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A Student’s View on Uni Mental Health Day

The first day of March marks an important yet often overlooked day. It’s University Mental Health Day.

This National campaign aims to focus efforts on promoting the mental health of those who work and study in higher education – to people just like us and our lecturers, accommodation providers and support staff.

We are lucky to be in a time when so much awareness in shone on mental wellbeing. As mental issues don’t often leave any outside signs, they sometimes aren’t awarded as much importance as physical illnesses.

But depression or anxiety can lead to mental pain much worse that a broken leg and need to be regarded as just as serious an issue.

I think it’s great that universities around the UK are dedicating an entire day and working so much to help open the discussion around mental health. Higher education can be a very stressful place for some and I’m glad that the people at the top are starting to understand that their students’ mental health should be one of their top priorities.

Students are often experiencing independent life for the first time when entering higher education which can be very daunting and lonely experience. Along with this comes the social pressure to fit it and make vast numbers of friends within the first semester. Peer pressure to start drinking and partying can also cause extreme stress on students. On top of all this we are expected to attend every lecture, hand in large amounts of coursework, and obtain perfect scores in our exams. It’s no surprise really that so many students feel like they can’t cope with life in higher ed.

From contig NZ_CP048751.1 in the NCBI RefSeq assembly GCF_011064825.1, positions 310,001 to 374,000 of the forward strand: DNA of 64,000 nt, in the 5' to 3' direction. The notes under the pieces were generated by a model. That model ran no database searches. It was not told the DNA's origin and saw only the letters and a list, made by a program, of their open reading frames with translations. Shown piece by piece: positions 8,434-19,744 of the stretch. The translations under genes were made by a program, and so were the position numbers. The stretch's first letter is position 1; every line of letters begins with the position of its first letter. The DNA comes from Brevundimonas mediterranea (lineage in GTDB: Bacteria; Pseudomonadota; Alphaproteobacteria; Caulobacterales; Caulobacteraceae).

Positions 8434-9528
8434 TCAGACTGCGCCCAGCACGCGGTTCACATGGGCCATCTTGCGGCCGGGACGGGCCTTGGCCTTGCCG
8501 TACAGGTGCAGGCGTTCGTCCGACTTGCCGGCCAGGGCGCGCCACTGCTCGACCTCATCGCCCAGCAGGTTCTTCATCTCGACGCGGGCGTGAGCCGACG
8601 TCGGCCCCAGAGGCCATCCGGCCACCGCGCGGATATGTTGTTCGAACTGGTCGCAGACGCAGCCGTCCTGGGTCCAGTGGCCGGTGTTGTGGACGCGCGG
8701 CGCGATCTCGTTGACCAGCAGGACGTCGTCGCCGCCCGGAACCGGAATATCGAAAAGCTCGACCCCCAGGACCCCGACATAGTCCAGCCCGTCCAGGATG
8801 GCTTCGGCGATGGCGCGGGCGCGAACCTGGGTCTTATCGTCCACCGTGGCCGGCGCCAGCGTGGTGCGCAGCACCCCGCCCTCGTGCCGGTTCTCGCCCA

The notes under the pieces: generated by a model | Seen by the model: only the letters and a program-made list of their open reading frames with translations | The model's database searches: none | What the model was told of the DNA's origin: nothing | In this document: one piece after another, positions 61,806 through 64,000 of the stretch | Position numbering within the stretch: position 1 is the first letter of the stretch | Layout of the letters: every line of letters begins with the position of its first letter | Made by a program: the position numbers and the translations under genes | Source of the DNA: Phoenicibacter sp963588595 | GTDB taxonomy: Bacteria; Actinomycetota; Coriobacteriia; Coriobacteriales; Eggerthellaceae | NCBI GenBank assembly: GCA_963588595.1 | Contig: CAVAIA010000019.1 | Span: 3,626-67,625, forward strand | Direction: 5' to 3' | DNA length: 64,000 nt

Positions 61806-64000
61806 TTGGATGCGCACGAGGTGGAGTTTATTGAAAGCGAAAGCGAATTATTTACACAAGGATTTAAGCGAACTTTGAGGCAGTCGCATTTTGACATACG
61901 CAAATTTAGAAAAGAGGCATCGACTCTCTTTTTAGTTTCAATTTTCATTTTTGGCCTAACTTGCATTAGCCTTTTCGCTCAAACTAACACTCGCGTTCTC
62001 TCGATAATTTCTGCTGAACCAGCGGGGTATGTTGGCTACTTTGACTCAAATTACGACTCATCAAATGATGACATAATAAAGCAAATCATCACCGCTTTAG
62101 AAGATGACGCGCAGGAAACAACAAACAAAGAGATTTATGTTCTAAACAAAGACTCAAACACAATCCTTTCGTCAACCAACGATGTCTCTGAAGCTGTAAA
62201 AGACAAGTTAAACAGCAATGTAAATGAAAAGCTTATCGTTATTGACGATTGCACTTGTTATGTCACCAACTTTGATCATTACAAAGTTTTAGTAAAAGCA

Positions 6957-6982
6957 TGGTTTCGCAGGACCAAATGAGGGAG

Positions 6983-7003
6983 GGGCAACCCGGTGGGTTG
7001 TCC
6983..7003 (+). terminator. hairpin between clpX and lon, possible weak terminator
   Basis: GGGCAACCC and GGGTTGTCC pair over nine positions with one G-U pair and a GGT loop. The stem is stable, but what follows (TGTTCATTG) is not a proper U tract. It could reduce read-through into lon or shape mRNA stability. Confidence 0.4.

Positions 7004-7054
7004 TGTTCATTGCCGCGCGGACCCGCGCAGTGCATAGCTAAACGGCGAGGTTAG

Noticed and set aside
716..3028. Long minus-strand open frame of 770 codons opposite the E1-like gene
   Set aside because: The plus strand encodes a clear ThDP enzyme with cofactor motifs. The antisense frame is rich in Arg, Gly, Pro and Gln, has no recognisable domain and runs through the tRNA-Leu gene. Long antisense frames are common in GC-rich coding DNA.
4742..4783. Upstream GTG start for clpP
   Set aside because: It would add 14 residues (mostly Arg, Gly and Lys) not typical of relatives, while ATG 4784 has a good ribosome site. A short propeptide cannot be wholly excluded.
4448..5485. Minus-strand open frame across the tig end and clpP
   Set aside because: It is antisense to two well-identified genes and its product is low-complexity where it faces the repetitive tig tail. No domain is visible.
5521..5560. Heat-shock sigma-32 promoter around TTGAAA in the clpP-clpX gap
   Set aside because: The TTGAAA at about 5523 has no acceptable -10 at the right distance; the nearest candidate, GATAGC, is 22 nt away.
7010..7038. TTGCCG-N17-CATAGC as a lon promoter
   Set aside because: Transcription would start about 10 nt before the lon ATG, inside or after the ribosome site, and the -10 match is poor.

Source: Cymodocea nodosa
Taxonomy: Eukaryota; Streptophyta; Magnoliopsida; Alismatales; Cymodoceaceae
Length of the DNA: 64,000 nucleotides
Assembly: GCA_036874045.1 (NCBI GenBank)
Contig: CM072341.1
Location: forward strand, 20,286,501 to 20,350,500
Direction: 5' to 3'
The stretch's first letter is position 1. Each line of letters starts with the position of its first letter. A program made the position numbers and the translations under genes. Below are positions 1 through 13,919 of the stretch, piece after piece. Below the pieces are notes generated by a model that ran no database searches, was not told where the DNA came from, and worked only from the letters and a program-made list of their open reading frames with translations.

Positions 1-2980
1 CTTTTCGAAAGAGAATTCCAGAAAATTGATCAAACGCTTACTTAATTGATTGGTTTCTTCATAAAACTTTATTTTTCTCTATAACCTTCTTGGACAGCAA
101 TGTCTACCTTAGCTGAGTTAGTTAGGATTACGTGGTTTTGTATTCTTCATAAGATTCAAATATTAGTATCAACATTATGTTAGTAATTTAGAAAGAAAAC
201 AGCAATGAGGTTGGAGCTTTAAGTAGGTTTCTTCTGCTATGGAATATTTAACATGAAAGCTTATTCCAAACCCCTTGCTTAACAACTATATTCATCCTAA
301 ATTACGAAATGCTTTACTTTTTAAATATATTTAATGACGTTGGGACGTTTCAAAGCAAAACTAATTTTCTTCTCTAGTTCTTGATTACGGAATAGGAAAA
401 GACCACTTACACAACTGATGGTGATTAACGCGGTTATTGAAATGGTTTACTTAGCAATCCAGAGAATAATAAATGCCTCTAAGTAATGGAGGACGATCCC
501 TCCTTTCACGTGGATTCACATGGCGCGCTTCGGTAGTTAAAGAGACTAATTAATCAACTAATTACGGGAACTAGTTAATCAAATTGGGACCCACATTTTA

The important thing to remember in these times is that you aren’t alone.

Everyone is feeling the same pressures to do well in class and go out every Friday without crumbling under the workload. But if things do seem like they’re getting too much, there is always someone to talk to. Most universities have special numbers or nightlines you can call when times are tough and a simple google search will pull up multiple charities that are all happy to listen.

Mental health is a serious issue and every higher education institution in the UK should be doing their part to make sure their staff and students are happy and healthy. So do your part, get involved and let people around you know that they aren’t alone. Everyone is affected by mental health and everyone deserves to be happy.

Check out the University Mental Health Day website and find out what your university is doing to spread awareness.

This is a blog by Uni Life Blogger Caitlin Wilson.

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